How can seniors lower the risk of heart failure?

1. What are the symptoms of heart failure?

Heart failure symptoms may include:

  • Shortness of breath
  • A sudden gain of more than 2.5 kg (5 pounds) in a week
  • Bloating or feeling full all the time
  • Long-lasting cough symptoms
  • Extreme tiredness
  • Loss or change in appetite
  • Increased urination at night
  • Increased swelling of the ankles, feet, legs, base of the spine or abdomen.

Contact your doctor if any of these symptoms occur. Several tests may be done to determine if you have this condition, and how it should be treated and managed.

2. How to prevent congestive heart failure

The most common conditions that can lead to congestive heart failure are coronary artery disease, high blood pressure, and heart attacks, according to the American Heart Association. Others that can lead to it include abnormal heart valves, heart muscle disease, congenital heart disease, poorly controlled diabetes, obesity, and sleep apnea.

The best way to prevent congestive heart failure is by preventing or carefully managing the conditions that contribute to it, advises Johns Hopkins Medicine. You can lower the risk or manage these conditions by eating a heart-healthy diet, being physically active, maintaining a healthy weight, not smoking, controlling blood pressure, cholesterol, and blood sugar levels, and taking appropriate medications if needed.

How can seniors lower the risk of heart failure?

What are the symptoms of heart failure?
Heart failure symptoms may include:
• Shortness of breath
• A sudden gain of more than 2.5 kg (5 pounds) in a week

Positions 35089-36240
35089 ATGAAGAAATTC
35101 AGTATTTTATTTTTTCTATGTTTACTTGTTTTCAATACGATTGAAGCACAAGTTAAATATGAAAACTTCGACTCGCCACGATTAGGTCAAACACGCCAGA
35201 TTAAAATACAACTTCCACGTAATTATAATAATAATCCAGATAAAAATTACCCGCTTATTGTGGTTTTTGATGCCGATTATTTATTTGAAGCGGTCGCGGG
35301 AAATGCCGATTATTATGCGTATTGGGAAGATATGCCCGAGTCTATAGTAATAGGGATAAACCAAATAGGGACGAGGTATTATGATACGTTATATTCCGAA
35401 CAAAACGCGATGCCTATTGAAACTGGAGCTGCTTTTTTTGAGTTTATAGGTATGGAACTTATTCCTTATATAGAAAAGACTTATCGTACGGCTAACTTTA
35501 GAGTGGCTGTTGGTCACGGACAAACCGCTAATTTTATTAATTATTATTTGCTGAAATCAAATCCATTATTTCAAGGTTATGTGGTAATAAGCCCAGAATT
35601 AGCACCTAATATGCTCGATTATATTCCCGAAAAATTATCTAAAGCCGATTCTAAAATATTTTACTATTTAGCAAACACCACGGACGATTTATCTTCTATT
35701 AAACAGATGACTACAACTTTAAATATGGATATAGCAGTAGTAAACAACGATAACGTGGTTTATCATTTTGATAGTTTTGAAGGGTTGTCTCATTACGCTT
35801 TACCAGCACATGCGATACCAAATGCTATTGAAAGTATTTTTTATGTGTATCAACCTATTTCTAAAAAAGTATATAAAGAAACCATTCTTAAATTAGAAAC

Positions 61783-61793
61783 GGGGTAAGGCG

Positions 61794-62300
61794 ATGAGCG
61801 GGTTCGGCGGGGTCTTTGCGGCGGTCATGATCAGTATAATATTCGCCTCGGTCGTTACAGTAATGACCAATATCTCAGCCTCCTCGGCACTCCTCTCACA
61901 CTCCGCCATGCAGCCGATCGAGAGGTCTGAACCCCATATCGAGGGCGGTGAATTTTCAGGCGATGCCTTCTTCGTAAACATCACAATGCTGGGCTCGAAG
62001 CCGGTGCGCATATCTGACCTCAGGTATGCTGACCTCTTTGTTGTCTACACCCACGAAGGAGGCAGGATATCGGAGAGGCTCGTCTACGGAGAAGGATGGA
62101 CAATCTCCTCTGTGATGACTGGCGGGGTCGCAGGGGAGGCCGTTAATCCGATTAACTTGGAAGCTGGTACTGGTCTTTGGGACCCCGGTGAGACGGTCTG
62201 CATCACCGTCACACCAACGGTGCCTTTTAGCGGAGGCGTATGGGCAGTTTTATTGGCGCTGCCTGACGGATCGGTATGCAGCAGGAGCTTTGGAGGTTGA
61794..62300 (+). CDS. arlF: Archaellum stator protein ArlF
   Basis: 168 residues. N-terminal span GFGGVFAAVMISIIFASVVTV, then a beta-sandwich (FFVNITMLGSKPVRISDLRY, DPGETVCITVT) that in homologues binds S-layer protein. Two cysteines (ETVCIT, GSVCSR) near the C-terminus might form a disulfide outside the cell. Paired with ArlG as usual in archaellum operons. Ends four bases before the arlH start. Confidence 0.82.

• Bloating or feeling full all the time
• Long-lasting cough symptoms
• Extreme tiredness
• Loss or change in appetite
• Increased urination at night
• Increased swelling of the ankles, feet, legs, base of the spine or abdomen.
Contact your doctor if any of these symptoms occur. Several tests may be done to determine if you have this condition, and how it should be treated and managed.
Preventing congestive heart failure
The most common conditions that can lead to congestive heart failure are coronary artery disease, high blood pressure and heart attacks, according to the American Heart Association. Others that can lead to it include abnormal heart valves, heart muscle disease, congenital heart disease, poorly controlled diabetes, obesity and sleep apnea.
The best way to prevent congestive heart failure is by preventing or carefully managing the conditions that contribute to it, advises Johns Hopkins Medicine. You can lower the risk or manage these conditions by eating a heart-healthy diet, being physically active, maintaining a healthy weight, not smoking, controlling blood pressure, cholesterol and blood sugar levels, and taking appropriate medications, if needed.

What Japanese food can help people live longer?

The sticky, short-grained rice is the main carbohydrate food in Japan. But Japanese eat as much fish that are rich in fatty acids which provide a greater amount of calories for most. Another main source of carbohydrates for the Japanese is the noodles, a quick, easy, and healthy snack.
Consumption of brain foods like eggs and seaweeds is also great. Egg consumption in Japan, in the form of omelets, custards, and soups, is higher than in America (40lbs to 34 lbs). Seaweed used in soups and sushi provides a good amount of iodine that is very important for the normal functioning of the thyroid gland, which is, in turn, vital for optimal brain function.
The Japanese are also fond of eating magic potatoes which have natural anti-aging, life-enhancing components. Tofu is also a distinguishing feature in the Japanese diet. Tofu is one of the best sources of protein with anti-cancer and health-boosting benefits.